It is that age where the sky is blue because we live in a giant blue eye, and brisket bone is biscuit bone. My hair is a thick wild bush and I cry every time I have to make it. That day, my friends from the neighborhood gather around me until I have finished washing my socks and am now free to leave the house and go with them to play. I am 5.
That day, we do not go out. We stay in my house, playing around with appliances until finally, I break something. I do not remember what it was I broke, but I do remember that it was something my father treasured, and that the sound of it breaking was so loud my mother heard it from her room and rushed to the living room to see what it was. There I was, standing and trembling like a leaf, wide eyed and terrified at what I had done, my friends around me, equally wide eyed but in place of the terror that rushed through me in gushes of tremors, were gradually getting excited at the prospect of the impending beating I would get. I was that girl whose father never spanked her. Whose father took her wherever he went and bought her whatever she wanted. But now, I had crossed the line and they would be there to witness the breaking of a law when my father returned. This was a historic day.
My mother stands over me, fuming. Still clad in the clothes she wore to work earlier. I am trembling so hard and my eyes are full. She asks rhetorically, “WHAT HAVE YOU DONE!” and the only thing stopping me from crying at this stage is that the terror going through my small body does not give room for tears.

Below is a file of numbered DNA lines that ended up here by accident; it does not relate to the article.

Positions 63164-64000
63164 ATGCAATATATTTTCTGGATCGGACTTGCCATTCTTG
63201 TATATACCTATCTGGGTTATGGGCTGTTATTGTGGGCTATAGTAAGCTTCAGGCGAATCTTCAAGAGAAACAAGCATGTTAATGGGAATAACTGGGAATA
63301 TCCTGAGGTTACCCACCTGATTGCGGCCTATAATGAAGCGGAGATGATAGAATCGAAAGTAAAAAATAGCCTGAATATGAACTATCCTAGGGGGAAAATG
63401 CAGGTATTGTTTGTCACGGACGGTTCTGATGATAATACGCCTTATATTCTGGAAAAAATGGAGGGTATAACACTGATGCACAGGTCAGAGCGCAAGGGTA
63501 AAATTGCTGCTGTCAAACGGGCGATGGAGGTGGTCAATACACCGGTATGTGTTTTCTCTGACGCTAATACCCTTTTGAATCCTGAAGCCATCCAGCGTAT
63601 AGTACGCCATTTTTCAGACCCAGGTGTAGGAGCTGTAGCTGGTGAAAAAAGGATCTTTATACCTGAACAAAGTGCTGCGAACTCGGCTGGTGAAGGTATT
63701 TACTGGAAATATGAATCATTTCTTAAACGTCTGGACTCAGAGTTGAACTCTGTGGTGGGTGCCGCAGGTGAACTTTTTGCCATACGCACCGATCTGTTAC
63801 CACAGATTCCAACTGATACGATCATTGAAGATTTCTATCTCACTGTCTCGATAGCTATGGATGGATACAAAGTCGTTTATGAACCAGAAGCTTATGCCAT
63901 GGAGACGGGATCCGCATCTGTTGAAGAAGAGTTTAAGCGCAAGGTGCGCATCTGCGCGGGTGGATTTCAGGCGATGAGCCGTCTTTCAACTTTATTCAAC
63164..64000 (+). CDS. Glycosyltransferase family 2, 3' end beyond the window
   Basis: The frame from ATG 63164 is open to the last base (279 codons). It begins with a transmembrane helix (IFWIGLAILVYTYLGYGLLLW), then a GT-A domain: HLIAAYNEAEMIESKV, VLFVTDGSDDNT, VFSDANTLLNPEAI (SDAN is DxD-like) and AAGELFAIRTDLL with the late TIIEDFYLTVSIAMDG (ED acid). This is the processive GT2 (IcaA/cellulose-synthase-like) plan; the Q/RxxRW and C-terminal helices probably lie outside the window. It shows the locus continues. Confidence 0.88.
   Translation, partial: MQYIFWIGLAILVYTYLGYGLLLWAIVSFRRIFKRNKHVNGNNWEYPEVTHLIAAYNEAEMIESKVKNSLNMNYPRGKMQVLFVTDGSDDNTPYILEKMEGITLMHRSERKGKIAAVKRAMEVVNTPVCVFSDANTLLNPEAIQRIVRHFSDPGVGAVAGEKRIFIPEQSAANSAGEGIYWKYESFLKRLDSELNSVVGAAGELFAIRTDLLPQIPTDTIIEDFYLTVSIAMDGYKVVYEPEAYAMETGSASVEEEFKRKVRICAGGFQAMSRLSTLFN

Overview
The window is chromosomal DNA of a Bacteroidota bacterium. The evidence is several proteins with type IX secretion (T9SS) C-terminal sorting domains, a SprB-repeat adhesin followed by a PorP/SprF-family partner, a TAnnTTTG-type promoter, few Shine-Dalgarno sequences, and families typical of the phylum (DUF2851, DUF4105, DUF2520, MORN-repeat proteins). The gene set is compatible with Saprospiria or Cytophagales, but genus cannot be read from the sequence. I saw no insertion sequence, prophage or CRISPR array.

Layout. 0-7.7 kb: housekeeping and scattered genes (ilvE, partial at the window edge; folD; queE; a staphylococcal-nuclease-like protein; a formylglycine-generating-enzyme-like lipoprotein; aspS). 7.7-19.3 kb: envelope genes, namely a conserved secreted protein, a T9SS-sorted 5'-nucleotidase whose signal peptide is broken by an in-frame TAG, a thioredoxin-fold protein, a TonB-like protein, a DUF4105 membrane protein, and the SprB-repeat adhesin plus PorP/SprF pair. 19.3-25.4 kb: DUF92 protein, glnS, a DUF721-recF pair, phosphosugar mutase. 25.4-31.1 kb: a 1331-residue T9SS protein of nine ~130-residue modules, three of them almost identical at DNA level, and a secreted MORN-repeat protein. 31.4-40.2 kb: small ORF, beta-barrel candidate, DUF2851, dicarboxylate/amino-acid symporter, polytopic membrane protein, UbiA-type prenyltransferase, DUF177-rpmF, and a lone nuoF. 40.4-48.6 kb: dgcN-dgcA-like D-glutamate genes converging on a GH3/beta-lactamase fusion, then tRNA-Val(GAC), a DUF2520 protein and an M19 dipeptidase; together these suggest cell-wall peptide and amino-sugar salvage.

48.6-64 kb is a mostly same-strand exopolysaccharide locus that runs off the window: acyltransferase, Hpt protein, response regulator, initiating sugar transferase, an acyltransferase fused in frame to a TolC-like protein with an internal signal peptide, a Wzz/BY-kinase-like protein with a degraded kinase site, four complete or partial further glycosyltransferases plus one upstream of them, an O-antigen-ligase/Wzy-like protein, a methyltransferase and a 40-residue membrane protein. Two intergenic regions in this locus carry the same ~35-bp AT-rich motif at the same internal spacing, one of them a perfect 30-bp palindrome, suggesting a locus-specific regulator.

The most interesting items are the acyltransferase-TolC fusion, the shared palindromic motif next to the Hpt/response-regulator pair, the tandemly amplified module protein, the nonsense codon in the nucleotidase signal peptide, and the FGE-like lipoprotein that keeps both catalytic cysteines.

“Wait until your daddy returns. You will get the beating of your life”, she goes back inside her room.
There is silence in the living room as I slowly go to sit on the couch, my legs hanging in the air, not reaching the ground. My friends are sitting on the couch too. Each clutching their dolls and waiting for my father to return from work. We look like cups lined on a counter. Memory can be tricky, but still, I recall it to be the longest wait of my life.
When finally he returns, my mother has come to sit in the living room too, expressing over and over again her horror at what I have done. Assuring me that though she cannot bring herself to hit me, my father would definitely do it and I had better be prepared.
When we hear him drive into the compound, my internal body begins to riot. I will recognize it years later as my first contact with something that resembled a panic attack. The moment he comes in, my mother sits up and begins to inform him of what “this child of his has done”. My head is bowed, my fingers tangled in each other, and my shoulders trembling when I feel him grasp them. Now whimpering violently, I lift my head to look at him, ready to begin to wail.
Wordlessly, he scoops me up from where I am sitting and lifts me high up until his face is leveled with mine. He kisses my forehead and rests my head on his shoulder as he proceeds to his room.
This is when I begin to cry.
Hauwa Shaffii Nuhu is a Nigerian poet and essayist whose work has appeared on Popula, Ake Review, After The Pause journal, Brittle Paper, and elsewhere. She is a 2018 fellow of Ebedi Writers Residency. She writes from Nigeria where she is currently rounding up a law degree.